A newer concept known as micro-influencer marketing recently joined the marketing scene and it's really shaking things up.
We'd become fairly resistant to the effects of traditional print, television and radio advertising; and then complacent again after the rolling wave of facebook, email and google display advertising; only to have this phenomenon creep up on us whilst expecting it the very least.
What is it?
Hubspot defines micro-influencers as "social media users unlike typical celebrities, experts, or public figures. They're individuals who work or specialize in a particular vertical and frequently share social media content about their interests."
So unlike traditional "influencers," micro-influencers have a more modest number of followers -- typically in the thousands or tens of thousands -- but they boast hyper-engaged audiences.
That's the catch. It's the engagement. Yeah you can be Selena Gomez and have 130m followers but you'll find that if we were to compare her conversion rate to that of a micro-influencer like Simnett Nutrition with a modest, highly targeted audience of 40k; that Simnett would come out on top.
Posts by micro-influencers receive a healthy amount of engagement relative to the size of their following. This makes their followers more susceptible to product placement.
This graph by Markerly shows that around the 1000k mark is the sweet spot for engagement.
Markerly recommends brands pursue micro-influencers with Instagram followings in the 1,000-10,000 range. With micro-influencers, brands can achieve higher engagement rates among a large enough audience.
Cost of micro-influencer marketing.
Micro-influencers are typically more affordable than celebrities or profiles with millions of followers. Celebrities sometimes charge up to $75,00 for a single Instagram post promoting a product.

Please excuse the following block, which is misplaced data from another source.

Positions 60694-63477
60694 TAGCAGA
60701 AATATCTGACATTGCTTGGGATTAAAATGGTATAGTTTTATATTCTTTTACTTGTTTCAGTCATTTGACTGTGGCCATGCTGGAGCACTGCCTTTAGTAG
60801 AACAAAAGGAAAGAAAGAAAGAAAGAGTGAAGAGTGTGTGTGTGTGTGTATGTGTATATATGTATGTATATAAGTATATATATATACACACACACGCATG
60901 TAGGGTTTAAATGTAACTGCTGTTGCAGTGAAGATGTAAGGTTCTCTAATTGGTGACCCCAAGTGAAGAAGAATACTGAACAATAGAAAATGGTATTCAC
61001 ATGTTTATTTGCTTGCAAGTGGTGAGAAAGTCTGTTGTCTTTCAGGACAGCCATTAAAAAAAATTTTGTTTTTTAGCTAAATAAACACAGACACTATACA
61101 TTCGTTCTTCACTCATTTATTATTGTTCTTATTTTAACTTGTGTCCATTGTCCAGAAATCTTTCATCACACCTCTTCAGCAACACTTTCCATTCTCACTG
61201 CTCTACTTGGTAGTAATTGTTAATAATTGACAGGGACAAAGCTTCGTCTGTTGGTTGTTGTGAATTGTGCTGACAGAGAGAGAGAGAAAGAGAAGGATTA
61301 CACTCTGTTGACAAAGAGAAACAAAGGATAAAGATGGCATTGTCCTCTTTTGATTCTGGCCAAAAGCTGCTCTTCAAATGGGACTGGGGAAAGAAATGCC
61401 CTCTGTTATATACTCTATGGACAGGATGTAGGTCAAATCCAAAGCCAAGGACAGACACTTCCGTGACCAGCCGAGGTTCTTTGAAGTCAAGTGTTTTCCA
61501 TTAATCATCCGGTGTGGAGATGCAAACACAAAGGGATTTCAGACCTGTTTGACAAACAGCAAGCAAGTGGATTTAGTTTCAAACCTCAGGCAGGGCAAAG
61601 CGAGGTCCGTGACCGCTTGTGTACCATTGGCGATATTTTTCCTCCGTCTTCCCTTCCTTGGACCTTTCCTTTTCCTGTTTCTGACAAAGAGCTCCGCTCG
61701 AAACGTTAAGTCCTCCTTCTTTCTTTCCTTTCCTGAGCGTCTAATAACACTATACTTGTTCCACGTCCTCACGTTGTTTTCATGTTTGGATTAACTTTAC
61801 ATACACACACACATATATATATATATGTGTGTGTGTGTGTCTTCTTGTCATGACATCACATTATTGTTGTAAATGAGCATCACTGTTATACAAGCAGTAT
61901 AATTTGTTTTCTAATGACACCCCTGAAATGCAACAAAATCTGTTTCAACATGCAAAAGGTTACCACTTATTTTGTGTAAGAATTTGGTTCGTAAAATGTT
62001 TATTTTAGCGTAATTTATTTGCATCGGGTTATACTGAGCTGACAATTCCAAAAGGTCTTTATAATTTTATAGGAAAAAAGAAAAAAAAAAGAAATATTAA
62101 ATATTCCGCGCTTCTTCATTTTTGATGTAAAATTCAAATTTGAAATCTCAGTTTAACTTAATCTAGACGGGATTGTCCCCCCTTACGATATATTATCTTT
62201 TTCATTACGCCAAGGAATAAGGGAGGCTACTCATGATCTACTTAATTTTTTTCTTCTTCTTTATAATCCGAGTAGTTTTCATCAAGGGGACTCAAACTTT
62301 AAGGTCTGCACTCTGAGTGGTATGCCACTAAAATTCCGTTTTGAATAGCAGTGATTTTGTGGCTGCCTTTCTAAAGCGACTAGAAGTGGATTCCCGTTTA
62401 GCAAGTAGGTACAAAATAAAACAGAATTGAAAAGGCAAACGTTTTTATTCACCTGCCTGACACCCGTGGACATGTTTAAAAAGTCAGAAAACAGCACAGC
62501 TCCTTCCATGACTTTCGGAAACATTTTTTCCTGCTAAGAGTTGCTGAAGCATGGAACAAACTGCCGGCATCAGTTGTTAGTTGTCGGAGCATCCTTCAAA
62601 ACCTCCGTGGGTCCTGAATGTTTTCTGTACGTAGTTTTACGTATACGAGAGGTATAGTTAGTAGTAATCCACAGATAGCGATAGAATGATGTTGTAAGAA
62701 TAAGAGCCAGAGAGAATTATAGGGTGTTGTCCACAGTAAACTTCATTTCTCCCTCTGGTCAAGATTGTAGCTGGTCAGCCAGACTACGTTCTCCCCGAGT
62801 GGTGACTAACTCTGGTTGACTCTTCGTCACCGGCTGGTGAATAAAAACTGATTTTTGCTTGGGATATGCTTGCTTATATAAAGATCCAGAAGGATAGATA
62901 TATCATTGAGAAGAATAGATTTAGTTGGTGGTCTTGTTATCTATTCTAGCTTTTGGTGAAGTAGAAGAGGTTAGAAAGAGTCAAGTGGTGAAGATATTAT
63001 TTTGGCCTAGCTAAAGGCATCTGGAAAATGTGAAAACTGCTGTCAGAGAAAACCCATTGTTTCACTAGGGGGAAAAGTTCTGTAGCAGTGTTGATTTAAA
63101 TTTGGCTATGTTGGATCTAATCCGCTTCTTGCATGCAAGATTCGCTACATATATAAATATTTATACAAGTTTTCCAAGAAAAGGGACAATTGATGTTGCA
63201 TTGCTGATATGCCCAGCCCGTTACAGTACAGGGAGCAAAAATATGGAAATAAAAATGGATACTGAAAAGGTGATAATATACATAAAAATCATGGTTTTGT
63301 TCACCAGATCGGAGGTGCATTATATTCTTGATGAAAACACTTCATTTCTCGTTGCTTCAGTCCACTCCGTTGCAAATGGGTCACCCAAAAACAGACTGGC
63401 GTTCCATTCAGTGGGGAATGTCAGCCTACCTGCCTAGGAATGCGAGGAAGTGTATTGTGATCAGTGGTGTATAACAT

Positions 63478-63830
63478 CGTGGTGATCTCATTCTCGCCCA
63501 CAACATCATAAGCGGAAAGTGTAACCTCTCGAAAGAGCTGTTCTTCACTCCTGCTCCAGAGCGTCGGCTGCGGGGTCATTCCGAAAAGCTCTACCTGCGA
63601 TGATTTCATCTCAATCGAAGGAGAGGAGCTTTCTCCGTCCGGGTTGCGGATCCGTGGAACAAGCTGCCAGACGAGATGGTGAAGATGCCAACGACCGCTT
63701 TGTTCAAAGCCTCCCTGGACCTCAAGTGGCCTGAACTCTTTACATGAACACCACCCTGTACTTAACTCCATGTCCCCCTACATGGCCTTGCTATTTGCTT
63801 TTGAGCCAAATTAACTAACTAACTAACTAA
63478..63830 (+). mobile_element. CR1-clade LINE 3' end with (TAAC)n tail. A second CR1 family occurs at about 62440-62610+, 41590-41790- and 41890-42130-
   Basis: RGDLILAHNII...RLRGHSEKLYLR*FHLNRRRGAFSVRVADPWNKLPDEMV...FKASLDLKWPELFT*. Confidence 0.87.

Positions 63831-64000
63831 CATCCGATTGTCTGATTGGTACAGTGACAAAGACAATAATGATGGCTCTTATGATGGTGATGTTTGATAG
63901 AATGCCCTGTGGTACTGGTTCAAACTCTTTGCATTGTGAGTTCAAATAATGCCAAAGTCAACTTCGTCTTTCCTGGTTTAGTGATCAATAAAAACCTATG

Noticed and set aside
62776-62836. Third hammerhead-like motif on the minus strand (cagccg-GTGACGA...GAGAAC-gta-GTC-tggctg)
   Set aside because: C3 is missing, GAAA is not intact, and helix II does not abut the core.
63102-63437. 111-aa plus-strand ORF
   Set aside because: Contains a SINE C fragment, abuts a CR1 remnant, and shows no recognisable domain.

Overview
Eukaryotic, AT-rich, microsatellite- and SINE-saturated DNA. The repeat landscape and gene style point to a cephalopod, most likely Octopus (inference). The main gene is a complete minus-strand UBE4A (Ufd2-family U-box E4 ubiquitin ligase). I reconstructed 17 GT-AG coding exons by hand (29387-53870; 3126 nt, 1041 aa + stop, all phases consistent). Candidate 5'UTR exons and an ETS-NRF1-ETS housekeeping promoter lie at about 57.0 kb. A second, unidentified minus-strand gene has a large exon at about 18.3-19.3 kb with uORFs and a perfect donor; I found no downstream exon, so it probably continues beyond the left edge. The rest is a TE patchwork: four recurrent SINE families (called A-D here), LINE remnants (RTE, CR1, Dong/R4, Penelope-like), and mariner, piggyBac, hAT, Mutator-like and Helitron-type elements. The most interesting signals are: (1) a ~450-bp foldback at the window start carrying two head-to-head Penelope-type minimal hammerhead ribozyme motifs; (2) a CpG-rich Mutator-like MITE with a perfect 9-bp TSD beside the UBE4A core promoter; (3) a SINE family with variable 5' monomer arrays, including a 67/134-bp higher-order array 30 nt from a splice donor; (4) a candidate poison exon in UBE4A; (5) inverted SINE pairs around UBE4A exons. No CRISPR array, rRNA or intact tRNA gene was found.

In contrast, 97% of micro-influencers on Instagram charge less than $500 for a promotion post. Granted, brands usually work with more than one micro-influencer to maximize reach, but even 100 micro-influencers would cost less than a single celebrity on Instagram at these rates.
Micro-influencers are real people, so their Instagram content is real, too. Instagram users with a few thousand followers likely post their own content, reply to comments, and behave more authentically than a brand or a celebrity with a social media manager might.
If a micro-influencer engages with a promotional post on Instagram, their followers might be more inclined to click to learn more about the brand they're posting about.
Should you use micro-influencers?
There are a few downsides to this strategy. Notably, micro-influence works well on Instagram with visual products, such as a bright can of sparkling water or an eye-catching outfit.
This might not be the best strategy for promoting complicated software or other technology. But remember, you can be creative. As long as you can find a micro-influencer to share an Instagram post that's compelling, you might be able to generate much more engagement.
Additionally, it's a lot of work to work with several micro-influencers. Brands have to reach out to them on Instagram and manage several different relationships.
However, Depiction Studios thinks the payoff is worth it for authentic and engaging Instagram posts.
What do you think?